Article provided by Elsevier for the Society for Economic Dynamics in its journal Review of Economic Dynamics.

Volume (Year): 16 (2013)
Issue (Month): 1 (January)
Pages: 59-85

in new window

Handle: RePEc:red:issued:11-75
Contact details of provider: Postal: Marina Azzimonti, Department of Economics, Stonybrook University, 10 Nicolls Road, Stonybrook NY 11790 USA
Web page:

More information through EDIRC

Order Information: Web: Email:

References listed on IDEAS
Please report citation or reference errors to , or , if you are the registered author of the cited work, log in to your RePEc Author Service profile, click on "citations" and make appropriate adjustments.:

as in new window
  1. Lucia Foster & John Haltiwanger & Chad Syverson, 2008. "Reallocation, Firm Turnover, and Efficiency: Selection on Productivity or Profitability?," American Economic Review, American Economic Association, vol. 98(1), pages 394-425, March.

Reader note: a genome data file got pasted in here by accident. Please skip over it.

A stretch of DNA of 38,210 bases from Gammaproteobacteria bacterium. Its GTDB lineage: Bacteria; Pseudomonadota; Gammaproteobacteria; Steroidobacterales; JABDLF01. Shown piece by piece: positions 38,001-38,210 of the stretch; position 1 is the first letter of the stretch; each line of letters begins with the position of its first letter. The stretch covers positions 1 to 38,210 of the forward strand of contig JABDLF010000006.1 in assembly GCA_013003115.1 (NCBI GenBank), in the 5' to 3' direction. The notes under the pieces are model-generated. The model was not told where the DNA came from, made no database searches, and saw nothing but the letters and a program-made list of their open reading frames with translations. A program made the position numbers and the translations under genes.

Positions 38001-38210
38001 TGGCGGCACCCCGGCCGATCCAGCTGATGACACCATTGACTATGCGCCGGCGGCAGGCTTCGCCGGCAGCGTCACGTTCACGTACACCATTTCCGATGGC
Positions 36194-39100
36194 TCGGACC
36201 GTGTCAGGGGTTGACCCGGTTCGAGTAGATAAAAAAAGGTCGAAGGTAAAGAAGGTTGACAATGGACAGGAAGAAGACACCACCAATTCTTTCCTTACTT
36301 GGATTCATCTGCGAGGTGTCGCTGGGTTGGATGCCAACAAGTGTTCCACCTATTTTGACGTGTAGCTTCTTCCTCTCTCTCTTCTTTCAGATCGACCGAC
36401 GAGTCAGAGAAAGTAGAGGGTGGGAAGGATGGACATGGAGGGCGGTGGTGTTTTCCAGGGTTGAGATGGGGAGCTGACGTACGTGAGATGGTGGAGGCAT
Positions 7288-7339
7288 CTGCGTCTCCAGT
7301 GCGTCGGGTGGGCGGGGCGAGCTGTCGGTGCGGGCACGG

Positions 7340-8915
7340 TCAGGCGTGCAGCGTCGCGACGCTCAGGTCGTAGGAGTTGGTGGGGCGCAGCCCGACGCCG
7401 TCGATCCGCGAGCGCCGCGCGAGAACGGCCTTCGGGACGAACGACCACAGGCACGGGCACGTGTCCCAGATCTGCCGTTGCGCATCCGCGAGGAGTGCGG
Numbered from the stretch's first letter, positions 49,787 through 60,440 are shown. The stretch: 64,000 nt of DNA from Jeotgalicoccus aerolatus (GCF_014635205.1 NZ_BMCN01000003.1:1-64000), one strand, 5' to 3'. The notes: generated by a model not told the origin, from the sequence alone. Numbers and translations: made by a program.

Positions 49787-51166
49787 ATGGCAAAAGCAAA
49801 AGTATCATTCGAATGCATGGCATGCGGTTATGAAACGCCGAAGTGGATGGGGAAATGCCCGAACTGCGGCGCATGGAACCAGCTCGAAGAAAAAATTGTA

2. repec:umc:wpaper:0610 is not listed on IDEAS
  3. Basu, Susanto & Fernald, John G., 2002. "Aggregate productivity and aggregate technology," European Economic Review, Elsevier, vol. 46(6), pages 963-991, June.
  4. Chang-Tai Hsieh & Peter J Klenow, 2008. "Misallocation and Manufacturing TFP in China and India," 2008 Meeting Papers 121, Society for Economic Dynamics.
  5. Hsieh, Chang-Tai & Klenow, Peter J., 2012. "The Life Cycle of Plants in India and Mexico," Working Papers 12-20, Center for Economic Studies, U.S. Census Bureau.
  6. John Fernald & Brent Neiman, 2003. "Measuring productivity growth in Asia: do market imperfections matter?," Working Paper Series WP-03-15, Federal Reserve Bank of Chicago.